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Clinical Trial of Levodopa/Carbidopa ( Sinemet) Therapy in Angel Man Syndrome

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ClinicalTrials.gov Identifier: NCT03235037
Recruitment Status : Enrolling by invitation
First Posted : August 1, 2017
Last Update Posted : August 1, 2017
Sponsor:
Information provided by (Responsible Party):
Bennett Lavenstein, Children's Research Institute

Brief Summary:
The purpose of this study is to evaluate the safety and effectiveness (how well a drug works) of Carbidopa/levodopa (Sinemet) in individuals with Angelman syndrome. Sinemet is a medication that helps to raise dopamine levels (a chemical that signals nerve cells) in the brain and central nervous system. There is evidence that dopamine concentrations may be abnormal in patients with Angelman syndrome. This study is investigating whether Sinemet helps motor control, intellectual function and the achievement of developmental milestones in people with Angelman syndrome

Condition or disease Intervention/treatment Phase
Angelman Syndrome Drug: Levodopa Not Applicable

Detailed Description:

Angelman syndrome (AS) is a well-recognized cause of disability in children who present with movement or balance disorder, usually ataxia and/or tremulous movement of the limbs, severe speech and cognitive delay behavior disorders and was initially described by Harry Angelman as the " happy puppet syndrome" due to their disposition. Seizures, abnormal sleep-wake cycles and distinctive facial features have been also commonly seen. This disorder is almost exclusively diagnosed in childhood but adults have been reported. Angelman syndrome affects an estimated 1 in 12,000 to 20,000 people. Many of the characteristic features are caused by the loss of function of maternally inherited UBE3A allele on chromosome 15q11-q13 locus. Several different genetic mechanisms can cause loss of function of maternally inherited UBE3A gene. Majority of AS is caused by deletion of chromosome 15q11.2-q13 (approximately 70%), 11% is caused by a mutation in maternal copy of UBE3A. Paternal uniparental disomy (pat UPD) occurs in 7%. Rarely, a defect in imprinting region and chromosome rearrangement can also lead to AS.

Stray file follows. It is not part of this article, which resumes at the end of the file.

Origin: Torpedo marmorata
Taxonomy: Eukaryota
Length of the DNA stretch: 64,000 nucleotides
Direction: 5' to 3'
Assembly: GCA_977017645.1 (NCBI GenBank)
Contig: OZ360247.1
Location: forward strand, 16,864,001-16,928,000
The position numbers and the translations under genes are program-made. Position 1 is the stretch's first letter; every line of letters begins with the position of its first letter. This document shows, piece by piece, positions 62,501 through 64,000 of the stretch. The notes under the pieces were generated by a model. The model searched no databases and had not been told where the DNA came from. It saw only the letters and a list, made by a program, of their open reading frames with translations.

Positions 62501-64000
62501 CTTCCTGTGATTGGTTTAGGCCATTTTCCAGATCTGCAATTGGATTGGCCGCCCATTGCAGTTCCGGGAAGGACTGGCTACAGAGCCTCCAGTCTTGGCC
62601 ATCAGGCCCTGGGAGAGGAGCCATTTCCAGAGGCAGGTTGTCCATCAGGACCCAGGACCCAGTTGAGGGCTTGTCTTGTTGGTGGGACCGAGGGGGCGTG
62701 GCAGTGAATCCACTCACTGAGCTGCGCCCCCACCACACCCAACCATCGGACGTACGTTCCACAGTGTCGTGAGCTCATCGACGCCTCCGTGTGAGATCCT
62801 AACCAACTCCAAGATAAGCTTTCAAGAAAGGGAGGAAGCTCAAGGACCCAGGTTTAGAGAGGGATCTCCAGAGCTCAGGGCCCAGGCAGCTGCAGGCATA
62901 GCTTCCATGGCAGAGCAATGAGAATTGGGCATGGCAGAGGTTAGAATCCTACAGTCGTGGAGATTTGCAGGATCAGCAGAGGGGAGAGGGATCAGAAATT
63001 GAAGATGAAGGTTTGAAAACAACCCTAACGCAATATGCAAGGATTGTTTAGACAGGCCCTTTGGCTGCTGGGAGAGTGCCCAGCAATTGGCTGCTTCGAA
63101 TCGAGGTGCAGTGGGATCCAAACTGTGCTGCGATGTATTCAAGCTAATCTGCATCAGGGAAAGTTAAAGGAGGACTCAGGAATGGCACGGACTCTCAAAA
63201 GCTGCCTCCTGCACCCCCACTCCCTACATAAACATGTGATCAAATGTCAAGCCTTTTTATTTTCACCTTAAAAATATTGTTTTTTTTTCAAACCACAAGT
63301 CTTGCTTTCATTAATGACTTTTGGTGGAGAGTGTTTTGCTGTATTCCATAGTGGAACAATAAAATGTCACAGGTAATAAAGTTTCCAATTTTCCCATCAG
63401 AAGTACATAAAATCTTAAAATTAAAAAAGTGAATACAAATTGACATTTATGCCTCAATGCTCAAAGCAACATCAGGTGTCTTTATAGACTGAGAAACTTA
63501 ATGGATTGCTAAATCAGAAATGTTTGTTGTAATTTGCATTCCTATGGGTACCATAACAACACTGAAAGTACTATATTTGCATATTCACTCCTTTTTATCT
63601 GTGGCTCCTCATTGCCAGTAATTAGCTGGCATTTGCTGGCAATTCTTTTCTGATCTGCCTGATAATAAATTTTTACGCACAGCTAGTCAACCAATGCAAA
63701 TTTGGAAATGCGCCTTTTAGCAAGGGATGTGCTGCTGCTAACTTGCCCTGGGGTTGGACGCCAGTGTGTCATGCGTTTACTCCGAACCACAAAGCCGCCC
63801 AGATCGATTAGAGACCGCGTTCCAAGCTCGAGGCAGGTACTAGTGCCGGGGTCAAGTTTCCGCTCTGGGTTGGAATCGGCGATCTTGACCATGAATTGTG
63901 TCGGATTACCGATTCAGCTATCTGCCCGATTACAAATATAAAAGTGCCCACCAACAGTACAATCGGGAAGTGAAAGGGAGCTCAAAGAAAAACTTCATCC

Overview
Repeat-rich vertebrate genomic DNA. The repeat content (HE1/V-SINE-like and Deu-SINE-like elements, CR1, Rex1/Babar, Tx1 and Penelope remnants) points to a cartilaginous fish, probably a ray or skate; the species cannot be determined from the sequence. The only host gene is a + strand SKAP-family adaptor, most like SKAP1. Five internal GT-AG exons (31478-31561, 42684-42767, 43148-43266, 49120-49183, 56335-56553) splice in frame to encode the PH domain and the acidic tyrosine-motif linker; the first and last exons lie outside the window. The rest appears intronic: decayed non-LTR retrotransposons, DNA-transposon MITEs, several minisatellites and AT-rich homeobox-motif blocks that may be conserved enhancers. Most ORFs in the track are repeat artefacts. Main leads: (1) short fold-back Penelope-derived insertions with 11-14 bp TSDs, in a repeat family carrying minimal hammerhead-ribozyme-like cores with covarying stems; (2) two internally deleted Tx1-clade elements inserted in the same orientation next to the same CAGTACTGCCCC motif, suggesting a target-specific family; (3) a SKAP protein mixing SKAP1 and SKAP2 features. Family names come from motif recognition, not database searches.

Ubiquitin-protein ligase E3A (UBE3A) is involved in protein degradation through the ubiquitin proteasome pathway and displays predominantly in human fetal brain and adult frontal cortex. UBE3a is essential in the regulation of GTP cyclohydrolase I, an essential enzyme in dopamine biosynthesis. Knockout mouse studies have evaluated dopamine dependent behaviors as well as dopamine synthesis, content and release in the mesolimbic and nigrostriatal pathway of AS model mice. Impairment of UBE3A results in the accumulation of protein substrate and is also associated with a loss of dopaminergic neuronal function which plays a role in the clinical symptomatology. AS ( knockout) mice were reported to have maternal deficiency of Ube3a with reduced dopamine cell number in the substantia nigra pars compacta ((basal ganglia) . They demonstrated motoric and cognitive deficits. There are several mouse models that have demonstrated both the disorder and the beneficial effect of L dopa in the knockout mouse providing a basis for clinical human trials.

To date the primary treatment of children with Angelman syndrome has been only supportive and symptomatic such as physical, occupation and speech therapies, melatonin and Benadryl for insomnia and the treatment of seizure disorders. Little attention or success has been directed to the primary gait disturbance, namely ataxia and the cognitive impairment including processing, attention and speech delays which are cardinal features of the disorder.

In 2001, Harbord has reported two adults with Angelman syndrome and Parkinson's disease who had a positive response to L Dopa constituting the first report of the use of levodopa in Angelman syndrome.

Pediatric neurotransmitter disorders have previously been recognized involving the dopamine pathway. In the past investigators have reported on the distinct developmental and behavioral profile, cognitive deficits, motor and language skills utilizing standardized testing in the NIH Rare Disease Clinical Research Network, Angelman Rett collaborative.